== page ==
Westpac's B2Buy electronic exchange is shrugging aside the derailment of its e-commerce software supplier, Metiom.
The US company has laid off about one-quarter of its workforce and has reportedly filed for Chapter 11 protection from creditors. But Metiom Australasia, a year-old joint venture with Westpac into which the bank has sunk $45 million, is "very confident of continuing on", says its CEO, David Issa.
The investment was tied to Australian operations only and the company here is insulated against the troubles of its US parent, Issa claimed. "The US situation is going into bankruptcy but we have been working on building independence. We are very well capitalised and I am confident we are self-sufficient."
Metiom Australasia employs 34 people and a Westpac spokesman said the bank remains committed to its 49 per cent stake in the company. "We believe the business is performing well and we will continue to support Metiom Australasia."
The B2Buy online procurement market for Westpac business customers was the first exchange Metiom built here. It was launched on April 28 as a two-month pilot project, serving 300 buyers who are small-to-medium businesses banking with Westpac. The exchange currently has 16 suppliers and expects buyer membership to reach 500 by the end of June. "We will be looking to roll the exchange out across Westpac's entire SME customer base of 80,000 companies," Issa said.
Other exchange customers include the South Australian Government and BHP New Zealand.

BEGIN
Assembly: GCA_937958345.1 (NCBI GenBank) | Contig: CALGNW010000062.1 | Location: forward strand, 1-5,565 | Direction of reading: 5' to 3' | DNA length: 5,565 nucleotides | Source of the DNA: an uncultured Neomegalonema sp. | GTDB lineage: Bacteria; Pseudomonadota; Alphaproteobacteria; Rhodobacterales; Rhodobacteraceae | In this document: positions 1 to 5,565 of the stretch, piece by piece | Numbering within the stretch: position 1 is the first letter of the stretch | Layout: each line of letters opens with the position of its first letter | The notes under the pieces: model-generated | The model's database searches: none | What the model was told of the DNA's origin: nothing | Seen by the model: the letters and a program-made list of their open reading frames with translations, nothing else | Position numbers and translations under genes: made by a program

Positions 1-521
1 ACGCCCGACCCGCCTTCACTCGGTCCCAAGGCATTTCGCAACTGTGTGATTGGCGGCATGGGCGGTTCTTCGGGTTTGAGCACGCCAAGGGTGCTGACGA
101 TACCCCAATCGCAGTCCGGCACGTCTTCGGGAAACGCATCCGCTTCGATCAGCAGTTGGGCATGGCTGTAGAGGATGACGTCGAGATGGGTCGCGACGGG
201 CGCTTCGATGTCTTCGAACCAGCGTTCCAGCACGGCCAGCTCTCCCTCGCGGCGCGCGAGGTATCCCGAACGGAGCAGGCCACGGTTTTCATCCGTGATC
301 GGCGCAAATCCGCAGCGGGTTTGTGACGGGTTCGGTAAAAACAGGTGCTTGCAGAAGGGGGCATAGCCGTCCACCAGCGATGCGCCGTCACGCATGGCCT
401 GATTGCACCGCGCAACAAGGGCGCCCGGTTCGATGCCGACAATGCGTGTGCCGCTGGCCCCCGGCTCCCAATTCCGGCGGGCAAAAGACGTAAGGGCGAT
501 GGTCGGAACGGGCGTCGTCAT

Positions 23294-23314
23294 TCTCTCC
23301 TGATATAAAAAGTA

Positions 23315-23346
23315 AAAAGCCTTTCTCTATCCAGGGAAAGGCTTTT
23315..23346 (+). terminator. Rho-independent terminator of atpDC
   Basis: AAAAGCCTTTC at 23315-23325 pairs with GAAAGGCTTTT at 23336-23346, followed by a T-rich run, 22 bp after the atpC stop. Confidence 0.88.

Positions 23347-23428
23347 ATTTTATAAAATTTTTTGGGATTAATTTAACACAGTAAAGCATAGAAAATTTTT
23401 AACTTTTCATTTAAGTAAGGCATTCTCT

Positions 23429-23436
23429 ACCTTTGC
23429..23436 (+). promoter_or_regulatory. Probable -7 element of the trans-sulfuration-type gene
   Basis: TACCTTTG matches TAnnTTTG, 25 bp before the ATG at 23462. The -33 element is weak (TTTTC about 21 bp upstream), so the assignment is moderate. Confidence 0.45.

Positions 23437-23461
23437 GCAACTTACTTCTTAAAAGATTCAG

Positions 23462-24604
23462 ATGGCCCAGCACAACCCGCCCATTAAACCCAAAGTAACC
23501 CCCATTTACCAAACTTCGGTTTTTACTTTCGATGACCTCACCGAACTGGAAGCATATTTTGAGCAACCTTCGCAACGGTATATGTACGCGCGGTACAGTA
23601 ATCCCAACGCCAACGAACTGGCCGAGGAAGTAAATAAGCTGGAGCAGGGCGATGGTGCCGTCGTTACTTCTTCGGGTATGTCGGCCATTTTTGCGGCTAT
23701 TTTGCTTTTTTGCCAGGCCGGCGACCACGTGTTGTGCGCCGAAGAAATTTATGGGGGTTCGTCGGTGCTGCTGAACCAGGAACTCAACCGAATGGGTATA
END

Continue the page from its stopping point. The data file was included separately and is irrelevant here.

B2Buy permits punch-outs to electronic catalogues hosted by tier-one suppliers such as Corporate Express. But the most of the small suppliers that don't have their own e-catalogues can use their Web browsers to place their products on the catalogue hosted by B2Buy. They receive electronic purchase orders, which can be converted into invoices for manual re-entry into their own systems.
The Westpac-affiliated exchange will perform payment authorisation on an order and send a remittance advice confirming that funds are available to fulfil the order.
For electronic exchanges in general, the missing link to date has been their dependency on credit card-based payments, said Issa. The next stage for B2Buy will be implementation of the preferred model for most businesses, a current account payments system, which lets them pay from their bank accounts. Among other things, that allows more flexible terms of trade to be negotiated with different suppliers, Issa noted.
The US parent company, formerly known as Intellisys, has a client list which includes JP Morgan, First Union National Bank and Intuit. It joins a growing list of e-marketplace software suppliers struggling to keep their balance in a turbulent market.
- The Australian Industry Standard.